Daily briefing: Santorini volcano let off a prehistoric mega-blast

    Daily briefing: Santorini volcano let off a prehistoric mega-blast

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    The FCC (large circle, dashed outline) would be built close to its predecessor at CERN, the Large Hadron Collider (small circle).Credit: CERN

    There are “no technical or scientific showstoppers” that stand in the way of a new US$17-billion, 91-kilometre supercollider underneath the French and Swiss countryside, according to a feasibility study by CERN, Europe’s particle-physics laboratory. It’s unclear what the Future Circular Collider might find: theory gives no clear steer on what might be discovered at such high energies, and physicists are at odds over whether this is an argument against, or in favour, of the new machine.

    Nature | 5 min read

    A general-purpose AI system can be turned into a chemistry specialist with only a little tweaking. Researchers added information already gathered about chemical compounds or materials to the training data of GPT-3, an early iteration of the large language model that powers ChatGPT. This allowed the system to predict properties of similar materials and reaction yields as well as, or better than, more specialized algorithms. “This greatly reduces the barrier for other chemists to benefit from machine learning in their domains,” says chemical engineer Andrew White.

    Nature | 5 min read

    Reference: Nature Machine Intelligence paper

    Scientists who think of their research as being high-risk spend more time applying for funding. A survey asked more than 4,000 US-based academics to rate how risky they feel their research is, and how they think their peers would perceive its riskiness. Fewer than 10% of respondents had a high average risk score — 8 or more out of 10 — and this correlated strongly with more time on grant applications. “If you are doing more uncertain things, one could imagine that it’s harder to get funding,” says economist and study co-author Kyle Myers. “You have to convince peers that it’s a good idea.”

    Nature | 6 min read

    Reference: arXiv preprint (not peer reviewed)

    The European Commission says it wants to cut net greenhouse-gas emissions by 90% compared with 1990 levels by 2040. The goal, which is not yet legally binding, is part of the bloc’s commitment to achieve ‘climate neutrality’ by 2050. Some researchers worry that the ambitious target risks relying heavily on largely unproven carbon removal technology — rather than prioritizing cutting fossil fuels. The election in some EU countries of governments less committed to climate action might also make the goal difficult to achieve.

    Nature | 5 min read

    Features & opinion

    The partially submerged volcano that forms the Greek island of Santorini experienced a gargantuan blast more than half a million years ago. An expedition that drilled into the sea floor discovered signs of an eruption bigger than one in around 1600 BC that might have contributed to the decline of the Minoan civilization on the nearby island of Crete. Researchers also found that a blast in AD 726 was much bigger than previously thought. “The 726 eruption has always been used as a worst-case scenario” for a modern eruption at Santorini, says expedition volcanologist Timothy Druitt. “What’s interesting is, the worst-case scenario has just increased in magnitude quite a lot.”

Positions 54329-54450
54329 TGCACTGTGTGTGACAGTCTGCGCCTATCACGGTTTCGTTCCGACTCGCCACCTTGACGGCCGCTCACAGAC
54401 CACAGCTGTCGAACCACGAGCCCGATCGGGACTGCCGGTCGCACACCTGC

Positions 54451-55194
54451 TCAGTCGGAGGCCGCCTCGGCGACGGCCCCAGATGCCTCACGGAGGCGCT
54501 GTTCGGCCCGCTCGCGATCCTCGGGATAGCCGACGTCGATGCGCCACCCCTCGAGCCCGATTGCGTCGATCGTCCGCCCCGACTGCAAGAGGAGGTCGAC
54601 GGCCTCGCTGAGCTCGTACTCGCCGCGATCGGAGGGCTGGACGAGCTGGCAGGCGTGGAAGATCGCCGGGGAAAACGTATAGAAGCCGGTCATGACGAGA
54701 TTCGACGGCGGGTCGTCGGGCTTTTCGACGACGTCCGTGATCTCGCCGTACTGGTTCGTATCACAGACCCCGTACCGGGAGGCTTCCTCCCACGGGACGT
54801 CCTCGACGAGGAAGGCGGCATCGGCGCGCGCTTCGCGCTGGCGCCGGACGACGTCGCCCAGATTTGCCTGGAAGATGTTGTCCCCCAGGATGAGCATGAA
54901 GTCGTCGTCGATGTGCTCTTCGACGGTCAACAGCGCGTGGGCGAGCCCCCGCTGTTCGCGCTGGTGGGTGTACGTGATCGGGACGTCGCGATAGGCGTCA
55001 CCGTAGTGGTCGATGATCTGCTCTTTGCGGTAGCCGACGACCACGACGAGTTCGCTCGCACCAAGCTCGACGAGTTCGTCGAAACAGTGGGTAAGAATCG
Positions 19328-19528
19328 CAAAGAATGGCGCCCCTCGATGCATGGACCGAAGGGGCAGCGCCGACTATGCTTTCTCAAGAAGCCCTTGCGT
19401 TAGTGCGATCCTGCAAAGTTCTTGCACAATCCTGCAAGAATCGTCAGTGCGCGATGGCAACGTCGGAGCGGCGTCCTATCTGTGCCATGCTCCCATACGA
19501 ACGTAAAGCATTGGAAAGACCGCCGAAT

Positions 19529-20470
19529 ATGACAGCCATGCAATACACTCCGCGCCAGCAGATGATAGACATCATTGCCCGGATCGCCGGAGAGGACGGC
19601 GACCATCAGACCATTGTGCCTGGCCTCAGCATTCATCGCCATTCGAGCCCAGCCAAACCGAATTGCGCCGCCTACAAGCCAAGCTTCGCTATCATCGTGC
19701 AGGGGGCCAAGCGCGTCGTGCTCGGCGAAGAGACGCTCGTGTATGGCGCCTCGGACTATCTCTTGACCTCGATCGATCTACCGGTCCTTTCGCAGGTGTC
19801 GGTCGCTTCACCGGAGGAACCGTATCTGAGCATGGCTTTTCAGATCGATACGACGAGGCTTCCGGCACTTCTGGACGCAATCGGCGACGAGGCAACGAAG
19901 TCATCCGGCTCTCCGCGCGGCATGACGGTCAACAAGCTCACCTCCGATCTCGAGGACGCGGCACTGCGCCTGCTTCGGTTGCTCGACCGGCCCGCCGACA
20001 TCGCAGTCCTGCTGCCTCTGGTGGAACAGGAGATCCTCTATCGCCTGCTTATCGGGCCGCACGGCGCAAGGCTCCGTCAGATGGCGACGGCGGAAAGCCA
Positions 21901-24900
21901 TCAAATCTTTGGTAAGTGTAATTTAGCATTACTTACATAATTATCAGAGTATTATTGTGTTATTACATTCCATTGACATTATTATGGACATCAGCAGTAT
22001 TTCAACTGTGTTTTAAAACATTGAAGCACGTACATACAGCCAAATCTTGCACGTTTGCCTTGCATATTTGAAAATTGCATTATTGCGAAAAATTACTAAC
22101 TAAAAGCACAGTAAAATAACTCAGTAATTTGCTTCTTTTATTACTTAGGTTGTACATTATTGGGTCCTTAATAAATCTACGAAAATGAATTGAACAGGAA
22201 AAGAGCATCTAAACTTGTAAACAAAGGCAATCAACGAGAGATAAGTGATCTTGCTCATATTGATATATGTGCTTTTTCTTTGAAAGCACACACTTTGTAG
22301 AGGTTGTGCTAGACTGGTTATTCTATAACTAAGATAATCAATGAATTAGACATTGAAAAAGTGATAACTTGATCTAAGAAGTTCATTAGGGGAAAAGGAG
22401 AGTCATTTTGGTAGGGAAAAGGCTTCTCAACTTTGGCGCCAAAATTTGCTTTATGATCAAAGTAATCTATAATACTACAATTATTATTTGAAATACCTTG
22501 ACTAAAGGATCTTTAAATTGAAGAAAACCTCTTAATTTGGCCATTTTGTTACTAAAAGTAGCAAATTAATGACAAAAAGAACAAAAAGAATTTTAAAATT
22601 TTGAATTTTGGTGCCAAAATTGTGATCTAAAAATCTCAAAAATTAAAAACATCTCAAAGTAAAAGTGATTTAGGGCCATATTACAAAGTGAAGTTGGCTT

Nature | 7 min read

    ‘Allostatic load’ is the stress response triggered by chronic adverse situations, resulting in cumulative wear and tear. It describes a familiar experience for women, particularly those of colour, in the scientific workforce, writes neuroscientist Jean King. “On an individual level, what is helpful is finding your people,” she says. “The need to build communities might seem to add to cognitive load, but I think the opposite is true: seeing other minoritized people doing what we do gives us great strength.”

    Nature | 5 min read

    There is still much work to do to make science more collaborative, transparent, accessible, equitable and inclusive, finds a report from the cultural organization UNESCO — and embracing open science can help achieve the UN’s Sustainable Development Goals, humanity’s best attempt to map a pathway towards a better future. “The UNESCO report shines a much-needed light on some promising developments in open science,” says a Nature editorial. “The challenge will be how to accumulate individual examples of good practice into something similar to a critical mass.”

    Nature | 5 min read

    Infographic of the week

    Networks of self-propelled, ‘active’ fluids — such as suspensions of bacteria — follow rules similar to the brain-bending game sudoku. In the classic version of the game, you have to fill a grid of numbers without repeating them. In this case, when the active fluid hits a three-way junction, the net flow through one channel must be zero to conserve fluid volume across the node. Predicting active flows through a network is like playing a sudoku-like game in which the object is to place the three numbers +1, 0 and −1 at every network node using the fewest zeros possible (a). Add more nodes and things get more complicated: wide channels give rise to segregated looping flows, whereas loops are more often nested in networks of narrow channels (b). The reason for this lies in how vortexes form in a channel that has zero net flow (c). (Nature News & Views | 7 min read, Nature paywall)

    Reference: Nature Physics paper (free to read)

    Quote of the day

    Genetics researcher Elisabetta Citterio explains why she felt compelled to photograph 57 women who work in science, technology, engineering and mathematics (STEM) fields for her project, STEM Passion. (Nature | 5 min read)

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